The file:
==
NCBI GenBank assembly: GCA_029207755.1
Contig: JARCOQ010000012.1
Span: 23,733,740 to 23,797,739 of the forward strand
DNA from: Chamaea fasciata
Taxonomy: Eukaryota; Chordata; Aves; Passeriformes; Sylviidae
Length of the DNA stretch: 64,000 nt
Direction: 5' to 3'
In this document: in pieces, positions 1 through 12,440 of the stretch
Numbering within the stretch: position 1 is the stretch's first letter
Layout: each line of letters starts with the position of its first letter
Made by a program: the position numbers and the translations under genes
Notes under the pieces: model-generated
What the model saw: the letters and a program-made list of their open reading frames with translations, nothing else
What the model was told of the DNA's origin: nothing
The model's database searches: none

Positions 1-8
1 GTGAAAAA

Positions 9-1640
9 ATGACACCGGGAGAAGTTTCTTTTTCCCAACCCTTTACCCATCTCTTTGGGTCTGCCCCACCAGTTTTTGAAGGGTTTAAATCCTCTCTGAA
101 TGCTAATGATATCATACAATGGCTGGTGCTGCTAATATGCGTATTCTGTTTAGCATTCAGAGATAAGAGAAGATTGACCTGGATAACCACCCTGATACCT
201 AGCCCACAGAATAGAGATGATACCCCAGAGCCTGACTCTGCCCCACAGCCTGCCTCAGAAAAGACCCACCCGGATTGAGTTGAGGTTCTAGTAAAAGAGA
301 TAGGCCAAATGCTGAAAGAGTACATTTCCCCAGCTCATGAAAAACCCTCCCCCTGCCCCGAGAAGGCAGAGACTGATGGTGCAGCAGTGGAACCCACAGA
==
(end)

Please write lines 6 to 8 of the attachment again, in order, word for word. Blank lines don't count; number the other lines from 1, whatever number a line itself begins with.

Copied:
Length of the DNA stretch: 64,000 nt
Direction: 5' to 3'
In this document: in pieces, positions 1 through 12,440 of the stretch